Viewpoint: the pressure is on to filter out contamination
7 Feb 2017
The importance of contamination control in hydraulic systems should not be underestimated, says British Fluid Power Association’s Peter Chapple.
Selection of inadequate filters or poor maintenance procedures can cause excessive contamination levels that may result in the unreliable operation and breakdown of hydraulic components.
Filtration systems should be designed such that the fluid cleanliness level is better than that specified by the component manufacturers.
Loaded contact regions are typically where metal particles generated are in pumps and also where particles in the incoming fluid will accelerate the wear process.
Clearances in pumps, motors and valves are of the order of a few microns. It is essential that the particles in the fluid are maintained at a size that is appropriate for the prevention of wear in the clearances.
Filtration systems should be designed such that the fluid cleanliness level is better than that specified by the component manufacturers
Filters clearly have to have a rating that protects the smallest clearance in the system.
As fluid passes radially inward through the element of a high-pressure filter, contaminant is trapped in the material. With time, pressure drop across the filter will increase at a rate that is dependent on fluid condition. Eventually, this will cause the bypass valve to open, thus passing contaminated fluid directly into the system.
However, pressure drop can be monitored either mechanically or by electronic methods to give an early warning of bypassing. This aspect is an important feature in a properly maintained system.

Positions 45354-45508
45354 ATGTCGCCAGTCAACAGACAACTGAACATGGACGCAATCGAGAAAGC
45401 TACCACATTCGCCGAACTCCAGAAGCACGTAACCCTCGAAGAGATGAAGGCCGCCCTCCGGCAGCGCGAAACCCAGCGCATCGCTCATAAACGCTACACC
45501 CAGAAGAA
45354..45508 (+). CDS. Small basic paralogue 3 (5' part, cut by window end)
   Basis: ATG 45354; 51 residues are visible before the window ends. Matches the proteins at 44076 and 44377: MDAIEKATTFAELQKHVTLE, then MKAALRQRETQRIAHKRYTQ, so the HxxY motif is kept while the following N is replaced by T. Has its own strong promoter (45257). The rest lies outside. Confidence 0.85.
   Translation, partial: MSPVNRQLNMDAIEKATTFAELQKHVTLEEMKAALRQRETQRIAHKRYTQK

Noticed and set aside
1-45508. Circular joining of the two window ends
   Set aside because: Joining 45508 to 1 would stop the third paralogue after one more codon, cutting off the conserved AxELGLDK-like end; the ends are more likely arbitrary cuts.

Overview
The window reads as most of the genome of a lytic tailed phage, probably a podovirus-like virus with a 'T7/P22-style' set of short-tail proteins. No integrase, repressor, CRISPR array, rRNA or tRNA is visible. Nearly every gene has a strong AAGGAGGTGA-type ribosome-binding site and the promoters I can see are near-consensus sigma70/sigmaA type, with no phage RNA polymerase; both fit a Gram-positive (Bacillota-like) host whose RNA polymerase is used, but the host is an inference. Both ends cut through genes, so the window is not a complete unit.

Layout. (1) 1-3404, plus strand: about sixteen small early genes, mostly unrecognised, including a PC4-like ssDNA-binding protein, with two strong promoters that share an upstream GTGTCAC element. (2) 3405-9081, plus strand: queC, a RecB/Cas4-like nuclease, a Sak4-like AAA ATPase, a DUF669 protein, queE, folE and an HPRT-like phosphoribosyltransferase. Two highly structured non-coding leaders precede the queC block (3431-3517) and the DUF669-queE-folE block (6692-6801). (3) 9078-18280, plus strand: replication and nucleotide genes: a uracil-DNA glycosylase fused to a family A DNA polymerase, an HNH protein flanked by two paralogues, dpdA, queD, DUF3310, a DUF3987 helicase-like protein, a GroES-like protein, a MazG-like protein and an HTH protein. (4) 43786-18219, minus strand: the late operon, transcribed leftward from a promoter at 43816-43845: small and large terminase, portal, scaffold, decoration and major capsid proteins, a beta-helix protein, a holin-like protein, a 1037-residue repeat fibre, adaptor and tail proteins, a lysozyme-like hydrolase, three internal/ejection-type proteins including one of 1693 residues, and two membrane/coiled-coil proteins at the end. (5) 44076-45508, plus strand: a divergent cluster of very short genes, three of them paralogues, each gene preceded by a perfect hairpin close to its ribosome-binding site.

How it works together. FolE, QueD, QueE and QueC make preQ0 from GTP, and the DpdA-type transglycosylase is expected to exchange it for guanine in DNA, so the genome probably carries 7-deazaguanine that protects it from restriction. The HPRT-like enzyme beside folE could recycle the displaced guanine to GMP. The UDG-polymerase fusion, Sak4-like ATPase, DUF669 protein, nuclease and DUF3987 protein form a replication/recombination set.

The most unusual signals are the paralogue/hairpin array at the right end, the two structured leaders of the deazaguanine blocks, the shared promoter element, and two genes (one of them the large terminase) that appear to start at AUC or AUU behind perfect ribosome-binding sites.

A major problem associated with filtration is that its effect cannot be seen because of the small size of particles that can cause poor system reliability and component failure. So, it is important that monitoring of the filter condition is carried out on a regular basis.
Sampling techniques and the measurement of contaminant concentration provide an improved basis for monitoring the condition of the hydraulic system. Online monitoring is the most cost-effective method.
Performance of a filter is based on its ability to trap particles, defined by its beta ratio, β, that is obtained from an internationally accepted laboratorybased test method.
Filter performance has an immediate effect on the cleanliness level of the fluid downstream of the filter – the higher the beta ratio, the cleaner the fluid
The filtration media of most modern hydraulic filters consist of fibrous material, usually filaments of glass, and this gives the filter a different performance with size, which demonstrates what happens to the different grades of media when tested using the Multi-pass test.
Filter rating is obtained from this data and is the micron size (x) where a stated β value is attained, usually β x = 200 or β x = 1,000. Note that calling the rating ‘absolute’ for these filters has been discredited due to the statistical nature of particle removal.
Filter performance has an immediate effect on the cleanliness level of the fluid downstream of the filter – the higher the beta ratio, the cleaner the fluid.
The filters are selected on the basis of achieving desired contamination levels and having sufficient contaminantholding capacity to maintain the required contamination levels under the worst envisaged circumstances.
Various selection methods are available from different filter manufacturers. For consistency, the process developed by the British Fluid Power Association (BFPA) has been developed into two ISO Standards.
Contaminant levels are denoted by an ISO code that is related to the number of particles of sizes greater than four, six and 14 microns, respectively; if the analysis method is using an automatic particle counter, but if it is by microscope, the ISO 4406 Code is at -/5/15 microns.
Professor Peter Chapple is chairman of the British Fluid Power Association/TC8 product testing committee. The above article has been edited from his book Principles of Hydraulic Systems Design by Peter Chapple